There are only a few educational institutions in South Asia, most of which are privately run, that offer the right learning tools for students of photography. Speaking to the acclaimed Indian photographer and founder of Delhi Photo Festival Prashant Panjiar, it was apparent that many of these private institutions have limited space, so are hard to get into and also often prohibitively expensive.
Private institutions teaching photography in South Asia are steadfast in their goal of developing an individual as an artist, beyond their conditioned boundaries.
Considering many of these dilemmas, the celebrated Bangladeshi photographer and activist Shahidul Alam started the Pathshala South Asian Media Institute of photography and multimedia journalism in Dhaka in 1998. In the last 17 years, Pathshala has brought many visiting faculty and collaborated with numerous international bodies such as the World Press Photo Foundation, British Council, Panos Institute, Thomson Foundation and Free Press Unlimited and Goethe Institute and Alliance. Pathshala is currently conducting exchange programs with Oslo University College in Norway, as well as Edith Cowan University, Queensland College of Art and Griffith University in Australia to give Pathshala students a cross-cultural experience that will enrich and broaden their horizons.
With its growing reputation, Pathshala has attracted students from all corners of the world, including Australia, Nepal, Pakistan, India, Denmark, the UK, Germany and Argentina. To date, 4943 students have enrolled in Pathshala and some have gone on to win World Press Photo, Alexia Foundation, Joop Swart Masterclass, Ian Parry Scholarship and Sony World Photography awards. Among these students are individuals such as Sarkar Protick, winner of the Joop Swart Masterclass, who has created a very individualized perspective of storytelling not bound to a region. Then there is activist and winner of World Press Photo, Taslima Akhter, who decided to follow the bloodline of human rights issues.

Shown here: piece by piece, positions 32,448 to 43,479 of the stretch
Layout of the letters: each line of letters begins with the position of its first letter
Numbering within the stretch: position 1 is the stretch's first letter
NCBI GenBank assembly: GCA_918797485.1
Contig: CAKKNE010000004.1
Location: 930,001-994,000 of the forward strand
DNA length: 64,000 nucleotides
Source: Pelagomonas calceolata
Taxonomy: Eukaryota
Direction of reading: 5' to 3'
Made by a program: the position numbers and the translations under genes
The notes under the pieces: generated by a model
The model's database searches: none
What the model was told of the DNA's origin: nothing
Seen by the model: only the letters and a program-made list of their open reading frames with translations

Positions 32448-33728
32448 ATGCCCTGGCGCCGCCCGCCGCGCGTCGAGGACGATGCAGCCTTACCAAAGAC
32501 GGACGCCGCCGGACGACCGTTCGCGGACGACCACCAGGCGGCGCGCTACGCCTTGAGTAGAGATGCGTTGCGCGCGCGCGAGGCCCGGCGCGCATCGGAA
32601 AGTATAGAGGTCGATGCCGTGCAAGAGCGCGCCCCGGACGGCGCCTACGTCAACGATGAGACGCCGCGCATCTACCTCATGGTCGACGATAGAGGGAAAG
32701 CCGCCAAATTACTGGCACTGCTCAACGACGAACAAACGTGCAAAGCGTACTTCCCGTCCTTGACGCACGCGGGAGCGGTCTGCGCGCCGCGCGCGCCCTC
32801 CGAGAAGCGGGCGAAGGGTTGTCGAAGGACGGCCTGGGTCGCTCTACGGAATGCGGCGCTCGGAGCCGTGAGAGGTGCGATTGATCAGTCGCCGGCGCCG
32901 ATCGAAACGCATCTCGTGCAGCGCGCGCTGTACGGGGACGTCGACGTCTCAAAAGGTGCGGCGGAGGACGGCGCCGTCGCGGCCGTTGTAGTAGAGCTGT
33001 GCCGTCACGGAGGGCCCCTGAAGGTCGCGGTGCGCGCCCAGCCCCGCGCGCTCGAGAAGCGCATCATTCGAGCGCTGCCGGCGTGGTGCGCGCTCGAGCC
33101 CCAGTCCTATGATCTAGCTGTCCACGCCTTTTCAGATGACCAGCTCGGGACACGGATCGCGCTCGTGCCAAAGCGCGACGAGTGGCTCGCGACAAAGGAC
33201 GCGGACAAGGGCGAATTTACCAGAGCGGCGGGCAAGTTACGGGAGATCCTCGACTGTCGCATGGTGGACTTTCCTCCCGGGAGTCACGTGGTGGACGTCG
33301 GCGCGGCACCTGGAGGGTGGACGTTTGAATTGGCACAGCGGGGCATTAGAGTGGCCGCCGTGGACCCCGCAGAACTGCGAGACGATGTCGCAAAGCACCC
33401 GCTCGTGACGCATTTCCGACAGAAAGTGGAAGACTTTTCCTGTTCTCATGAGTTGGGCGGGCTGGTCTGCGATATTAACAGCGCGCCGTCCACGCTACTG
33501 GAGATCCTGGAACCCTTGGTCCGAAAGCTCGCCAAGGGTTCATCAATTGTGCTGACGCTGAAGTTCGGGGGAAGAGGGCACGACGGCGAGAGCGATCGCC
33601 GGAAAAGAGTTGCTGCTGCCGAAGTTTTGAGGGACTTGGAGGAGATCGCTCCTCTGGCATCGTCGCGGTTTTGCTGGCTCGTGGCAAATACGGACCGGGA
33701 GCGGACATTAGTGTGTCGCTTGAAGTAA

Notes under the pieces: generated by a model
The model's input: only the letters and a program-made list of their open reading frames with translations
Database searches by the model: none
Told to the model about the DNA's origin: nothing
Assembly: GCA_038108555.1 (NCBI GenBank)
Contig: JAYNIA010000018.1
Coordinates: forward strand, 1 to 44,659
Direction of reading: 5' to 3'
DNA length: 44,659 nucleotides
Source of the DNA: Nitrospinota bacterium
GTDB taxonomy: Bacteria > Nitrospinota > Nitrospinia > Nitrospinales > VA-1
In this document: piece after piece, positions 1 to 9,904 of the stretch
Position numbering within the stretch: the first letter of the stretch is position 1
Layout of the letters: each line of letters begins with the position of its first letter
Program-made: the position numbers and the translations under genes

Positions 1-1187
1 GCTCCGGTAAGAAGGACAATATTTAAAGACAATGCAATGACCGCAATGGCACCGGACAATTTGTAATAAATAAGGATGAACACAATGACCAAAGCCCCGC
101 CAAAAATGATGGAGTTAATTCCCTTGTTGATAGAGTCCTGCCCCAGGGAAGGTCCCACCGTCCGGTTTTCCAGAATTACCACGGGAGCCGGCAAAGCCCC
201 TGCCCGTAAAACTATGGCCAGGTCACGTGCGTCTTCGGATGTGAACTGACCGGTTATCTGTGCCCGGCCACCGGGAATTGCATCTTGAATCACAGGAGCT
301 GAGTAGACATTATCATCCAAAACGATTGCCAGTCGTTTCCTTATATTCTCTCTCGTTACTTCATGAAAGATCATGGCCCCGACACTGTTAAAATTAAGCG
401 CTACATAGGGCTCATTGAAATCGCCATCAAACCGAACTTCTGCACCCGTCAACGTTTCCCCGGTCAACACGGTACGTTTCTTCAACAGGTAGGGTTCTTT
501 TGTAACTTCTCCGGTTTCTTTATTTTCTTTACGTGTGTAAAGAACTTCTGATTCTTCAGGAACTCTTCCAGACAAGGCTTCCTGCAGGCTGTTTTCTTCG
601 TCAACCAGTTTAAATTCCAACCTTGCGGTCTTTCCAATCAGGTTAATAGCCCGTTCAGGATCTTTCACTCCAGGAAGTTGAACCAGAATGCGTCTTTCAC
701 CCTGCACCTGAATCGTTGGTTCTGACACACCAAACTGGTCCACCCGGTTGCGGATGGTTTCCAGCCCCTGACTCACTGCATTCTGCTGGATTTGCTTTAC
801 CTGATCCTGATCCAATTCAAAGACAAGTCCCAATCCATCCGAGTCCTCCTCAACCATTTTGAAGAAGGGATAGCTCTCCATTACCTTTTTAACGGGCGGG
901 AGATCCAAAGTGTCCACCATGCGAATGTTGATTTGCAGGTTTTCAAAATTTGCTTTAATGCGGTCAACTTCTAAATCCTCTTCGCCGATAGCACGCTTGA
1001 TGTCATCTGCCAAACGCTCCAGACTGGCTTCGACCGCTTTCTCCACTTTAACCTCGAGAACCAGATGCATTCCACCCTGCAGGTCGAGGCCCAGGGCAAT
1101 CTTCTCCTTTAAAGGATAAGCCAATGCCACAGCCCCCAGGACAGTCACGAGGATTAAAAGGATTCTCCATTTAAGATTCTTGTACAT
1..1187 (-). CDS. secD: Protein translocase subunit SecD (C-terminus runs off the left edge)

Nepali photographer and co-founder of Photo Circle, NayanTara Gurung Kakshapati says, "Without doubt, Pathshala and the entire photography community in Bangladesh have been the biggest inspiration and pillars of support for our efforts here in Kathmandu. The fact that Dhaka is a mere one-hour flight from Kathmandu has meant that we do not have to go looking for support far away to Western countries."
With the common platform of Chobi Mela, which is the biggest Asian Photography biennale since its inception in 2000, the Pathshala community has tremendously grown and facilitated the artist's journey.
The work is still cut out for Pathshala and other private institutions teaching photography in South Asia, but they remain steadfast in their goal of developing an individual as an artist, beyond their conditioned boundaries. Growth is steady and there is still much light spreading across Nepal, Bangladesh, India and Pakistan where in the streets of monkeys and men, an artist's eye continues to make sense of the world, combining inner truths with learned methods to reinvent the ordinary and the extraordinary.